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We do not doubt that many (organic) champagne corks were popped in January when Shell’s seismic exploratory vessel departed SA’s Wild Coast with its anchor between its legs.

This court victory followed an impressive lobbying campaign by assorted environmental groups, who then delighted in turning their attention to a similar project off the West Coast.

Sure enough, earlier this week the Western Cape High Court ordered Australian geoscience data supplier Searcher Seismic and its UK division, Searcher Geodata, to temporarily halt their planned 180-day seismic survey along the West Coast. 

The COP26 conference in Glasgow has demonstrated the fashionable Brownie (Greenie?) points that are awarded to environmental groups and their supporters, who jetted into the Scottish city in their scores — spewing aircraft exhaust fumes and emitting tonnes of CO2 — to wildly wave the green flag.

Eccentric royals rubbed shoulders with Hollywood A-listers, preening politicians and at least one noisy Scandinavian schoolgirl. Even US President Joe Biden was there, making headlines for all the wrong reasons — he let off a noisy fart in the presence of the Duchess of Cornwall — adding his own modest contribution to the methane pollution threat facing our planet.

Against such a vocal global movement it is difficult for the voice of business, or the logic of economics, to be heard. Of course, offshore oil and gas exploration is going to cause some harm to the environment, but what economic activity can ever be described as totally harmless? Merely laying a railway line or running a diesel delivery vehicle has some detrimental environmental effect.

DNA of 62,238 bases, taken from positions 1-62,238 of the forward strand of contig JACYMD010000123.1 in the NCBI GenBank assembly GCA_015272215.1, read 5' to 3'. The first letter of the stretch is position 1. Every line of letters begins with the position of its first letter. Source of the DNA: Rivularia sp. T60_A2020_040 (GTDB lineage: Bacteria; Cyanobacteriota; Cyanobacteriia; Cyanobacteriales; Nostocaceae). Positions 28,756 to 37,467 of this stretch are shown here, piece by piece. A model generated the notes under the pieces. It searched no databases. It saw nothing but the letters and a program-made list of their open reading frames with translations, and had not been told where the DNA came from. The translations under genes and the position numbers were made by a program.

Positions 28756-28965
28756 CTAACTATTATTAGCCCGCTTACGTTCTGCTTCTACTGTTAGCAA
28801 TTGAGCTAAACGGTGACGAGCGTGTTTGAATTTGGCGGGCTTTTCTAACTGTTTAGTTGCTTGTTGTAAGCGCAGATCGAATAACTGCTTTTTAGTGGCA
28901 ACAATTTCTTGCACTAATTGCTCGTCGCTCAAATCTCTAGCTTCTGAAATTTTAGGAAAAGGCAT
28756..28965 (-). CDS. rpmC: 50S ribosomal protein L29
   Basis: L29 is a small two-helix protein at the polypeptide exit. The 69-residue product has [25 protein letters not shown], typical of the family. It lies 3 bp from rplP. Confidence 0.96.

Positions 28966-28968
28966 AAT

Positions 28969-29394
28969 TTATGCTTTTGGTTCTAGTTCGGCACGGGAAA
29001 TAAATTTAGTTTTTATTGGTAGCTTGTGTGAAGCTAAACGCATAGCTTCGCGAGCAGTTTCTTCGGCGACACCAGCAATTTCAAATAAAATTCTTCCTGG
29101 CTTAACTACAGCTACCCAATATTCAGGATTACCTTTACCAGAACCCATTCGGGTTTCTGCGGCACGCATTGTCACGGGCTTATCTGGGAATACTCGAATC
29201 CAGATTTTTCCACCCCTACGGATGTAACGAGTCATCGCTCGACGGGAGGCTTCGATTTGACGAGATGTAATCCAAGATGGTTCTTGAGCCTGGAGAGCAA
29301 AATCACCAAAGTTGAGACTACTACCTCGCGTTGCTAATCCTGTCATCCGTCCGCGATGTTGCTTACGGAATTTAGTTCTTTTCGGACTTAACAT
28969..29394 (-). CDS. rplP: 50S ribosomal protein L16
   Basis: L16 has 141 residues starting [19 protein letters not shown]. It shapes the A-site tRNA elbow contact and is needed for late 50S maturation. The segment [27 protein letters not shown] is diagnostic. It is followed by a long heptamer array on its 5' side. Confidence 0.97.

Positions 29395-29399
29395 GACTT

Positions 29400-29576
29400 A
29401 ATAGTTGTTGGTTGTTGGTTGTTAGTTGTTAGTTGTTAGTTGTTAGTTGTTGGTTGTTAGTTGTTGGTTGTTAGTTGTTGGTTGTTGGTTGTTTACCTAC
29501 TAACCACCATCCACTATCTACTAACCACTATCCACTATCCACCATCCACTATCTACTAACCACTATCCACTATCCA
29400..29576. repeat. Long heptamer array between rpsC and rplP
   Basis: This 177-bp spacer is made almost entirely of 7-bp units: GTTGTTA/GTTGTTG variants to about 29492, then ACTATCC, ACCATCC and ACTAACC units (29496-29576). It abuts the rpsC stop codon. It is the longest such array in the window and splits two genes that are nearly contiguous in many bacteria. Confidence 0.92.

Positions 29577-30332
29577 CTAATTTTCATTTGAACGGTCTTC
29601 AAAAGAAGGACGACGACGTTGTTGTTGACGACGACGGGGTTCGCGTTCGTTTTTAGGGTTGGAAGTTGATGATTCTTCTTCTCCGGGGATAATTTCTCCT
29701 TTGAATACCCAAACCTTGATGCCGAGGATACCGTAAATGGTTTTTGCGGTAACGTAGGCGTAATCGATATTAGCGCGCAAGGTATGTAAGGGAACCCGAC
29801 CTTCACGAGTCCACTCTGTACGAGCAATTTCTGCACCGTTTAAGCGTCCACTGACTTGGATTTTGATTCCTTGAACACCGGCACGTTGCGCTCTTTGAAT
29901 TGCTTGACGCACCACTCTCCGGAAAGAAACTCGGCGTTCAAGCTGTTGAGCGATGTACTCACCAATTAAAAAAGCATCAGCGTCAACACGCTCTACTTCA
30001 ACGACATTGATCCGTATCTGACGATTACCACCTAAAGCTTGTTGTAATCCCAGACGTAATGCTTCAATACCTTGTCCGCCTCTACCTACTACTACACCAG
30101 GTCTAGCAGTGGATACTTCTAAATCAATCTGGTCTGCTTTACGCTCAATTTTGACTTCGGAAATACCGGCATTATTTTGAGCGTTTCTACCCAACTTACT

While the eviction of the Shell ship and halting of the West Coast seismic survey have been sold in the dominant narrative as victories, we argue they amount to an economic disaster for SA. This country is experiencing an anaemic growth rate that is coupled with the world’s worst unemployment rate — a toxic cocktail that is producing poverty, inequality and social unrest.

Add the effect of the Covid-19 pandemic, amplified by extreme measures imposed by the diktats of the sinister national coronavirus command council, and you have a recipe for further misery, unemployment and despair.

It may give some a warm green glow to believe they are protecting the environment from each and every disturbance, but the seismic surveys Shell and Searcher wanted to conduct were not happening on a whim, or under the sole supervision of the captain and his crew.

This sort of activity requires regulatory approvals and monitoring, and those carrying it out need to convince the authorities they will cause a minimum of permanent harm to the oceanic ecosystem. Shell had gone according to the book in applying and receiving approval for its surveying operations before they were halted by a court order.

But beware. There is a real economic price to pay every time exploration is outlawed — be it seismic surveying or fracking. The search for minerals and resources will inevitably have an environmental footprint. This is indisputable, and we have little choice but to accept it. However, you always need a sense of perspective, a sense of balance, and the economy — and ordinary people on the ground — will suffer badly if everything is seen exclusively through a pair of green-tinted spectacles.